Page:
I always think that the beginning of a research project is a strange time, a bit like the first day of a new school year when you are faced with both the thrill of new exercise books full of crisp, white pages that demand your best handwriting as well as the fear of spoiling them with scribbled out mistakes. Planning a project or, in the case of the Gender Place and Memory Research Cluster, multiple projects is simultaneously exciting and frustrating as we grapple with the information we want to find, the questions that we want to answer, and how we might best use the available source material.
As in new exercise books, it is inevitable that mistakes will be made and plans crossed out, but these dead ends and frustrations are the parts of the planning process that push researchers into devising new methodologies, to using existing sources in different ways, and to thinking of creatively about how we might advance our knowledge. This is particularly pertinent to studies of women’s history, where information was frequently misreported or not gathered in the first place, and then has survived only sporadically. So here at the beginning of the first three years of the Gender Place and Memory research cluster academics and PhD research students alike are busy drawing up our research questions and thinking about how we can best tackle them.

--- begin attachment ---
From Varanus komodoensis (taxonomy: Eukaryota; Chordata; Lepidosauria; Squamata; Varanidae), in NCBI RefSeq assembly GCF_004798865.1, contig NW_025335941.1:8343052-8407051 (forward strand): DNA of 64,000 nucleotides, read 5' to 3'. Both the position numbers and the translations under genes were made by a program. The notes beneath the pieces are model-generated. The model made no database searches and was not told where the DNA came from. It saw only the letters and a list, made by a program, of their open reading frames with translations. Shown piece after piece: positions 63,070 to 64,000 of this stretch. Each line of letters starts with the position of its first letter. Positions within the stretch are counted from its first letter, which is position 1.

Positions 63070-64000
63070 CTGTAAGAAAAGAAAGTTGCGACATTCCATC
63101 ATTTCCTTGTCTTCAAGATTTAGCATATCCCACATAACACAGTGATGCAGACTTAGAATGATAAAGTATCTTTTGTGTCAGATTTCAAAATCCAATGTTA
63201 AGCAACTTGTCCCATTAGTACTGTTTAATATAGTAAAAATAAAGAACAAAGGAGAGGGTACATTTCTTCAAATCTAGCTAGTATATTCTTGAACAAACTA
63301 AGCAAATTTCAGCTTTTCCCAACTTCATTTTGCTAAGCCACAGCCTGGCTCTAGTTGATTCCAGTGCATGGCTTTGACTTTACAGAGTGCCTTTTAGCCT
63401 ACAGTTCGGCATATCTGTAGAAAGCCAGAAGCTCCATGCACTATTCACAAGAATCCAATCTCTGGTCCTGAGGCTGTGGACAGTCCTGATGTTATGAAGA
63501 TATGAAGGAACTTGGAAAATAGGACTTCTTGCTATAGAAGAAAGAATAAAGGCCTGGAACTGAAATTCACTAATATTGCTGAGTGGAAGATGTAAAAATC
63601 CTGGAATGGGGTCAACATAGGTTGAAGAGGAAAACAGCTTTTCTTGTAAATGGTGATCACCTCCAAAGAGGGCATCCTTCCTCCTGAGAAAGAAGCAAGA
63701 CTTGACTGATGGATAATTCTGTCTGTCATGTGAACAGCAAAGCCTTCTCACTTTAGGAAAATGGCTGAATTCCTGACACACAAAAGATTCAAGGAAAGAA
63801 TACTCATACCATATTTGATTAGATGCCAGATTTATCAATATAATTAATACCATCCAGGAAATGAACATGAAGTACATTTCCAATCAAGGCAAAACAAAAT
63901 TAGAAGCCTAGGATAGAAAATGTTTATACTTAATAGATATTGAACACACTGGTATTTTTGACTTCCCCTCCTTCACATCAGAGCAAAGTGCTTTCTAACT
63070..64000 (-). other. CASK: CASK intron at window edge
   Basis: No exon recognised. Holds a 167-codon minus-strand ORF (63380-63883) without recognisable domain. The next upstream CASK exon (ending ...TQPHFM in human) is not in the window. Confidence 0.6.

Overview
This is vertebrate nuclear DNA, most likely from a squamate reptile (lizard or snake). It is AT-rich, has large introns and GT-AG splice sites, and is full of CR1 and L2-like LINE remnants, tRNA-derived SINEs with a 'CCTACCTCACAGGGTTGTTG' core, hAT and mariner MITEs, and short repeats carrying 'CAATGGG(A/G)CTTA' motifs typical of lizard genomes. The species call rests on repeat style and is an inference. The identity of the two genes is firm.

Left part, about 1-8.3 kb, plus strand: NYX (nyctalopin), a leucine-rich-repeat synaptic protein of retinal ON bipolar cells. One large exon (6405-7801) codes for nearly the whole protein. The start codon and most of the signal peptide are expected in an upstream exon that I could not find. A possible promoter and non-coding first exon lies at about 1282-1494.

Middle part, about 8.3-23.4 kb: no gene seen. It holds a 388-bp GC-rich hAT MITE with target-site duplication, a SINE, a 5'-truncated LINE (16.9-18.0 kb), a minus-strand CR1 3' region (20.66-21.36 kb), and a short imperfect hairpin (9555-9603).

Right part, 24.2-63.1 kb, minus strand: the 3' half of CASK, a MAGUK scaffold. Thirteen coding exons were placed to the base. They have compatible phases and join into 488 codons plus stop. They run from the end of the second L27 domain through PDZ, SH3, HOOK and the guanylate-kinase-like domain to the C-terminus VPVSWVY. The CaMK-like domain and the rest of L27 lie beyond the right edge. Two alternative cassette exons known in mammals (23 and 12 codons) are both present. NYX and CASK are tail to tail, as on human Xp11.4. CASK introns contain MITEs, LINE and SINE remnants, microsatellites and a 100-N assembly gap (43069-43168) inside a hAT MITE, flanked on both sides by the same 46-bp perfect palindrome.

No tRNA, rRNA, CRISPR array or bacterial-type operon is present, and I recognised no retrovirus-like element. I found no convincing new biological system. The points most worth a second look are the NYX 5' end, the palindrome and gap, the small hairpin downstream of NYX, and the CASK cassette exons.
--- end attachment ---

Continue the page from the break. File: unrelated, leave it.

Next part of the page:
One of the biggest strengths of the GPM research cluster is the network of research-active scholars of geography, literature and history based both at the University of Hull and other institutions, archives and museums, who communicate regularly to share the results of ongoing projects and ideas that have emerged from the reading of interdisciplinary journal articles and books. My instinct is to protect my research ideas like children, shielding them from scrutiny until they are properly worked up, tweaked and polished, but sharing ideas with supportive colleagues at the very earliest stages of planning means that flaws are caught early, and the opportunities to incorporate interdisciplinary ideas and perspectives are exploited from the beginning. I am excited to see what the next three years brings, and you can keep up to date with the different projects and activities that are taking place within the GPM research cluster through this blog page.
Dr Jennifer Aston, University of Hull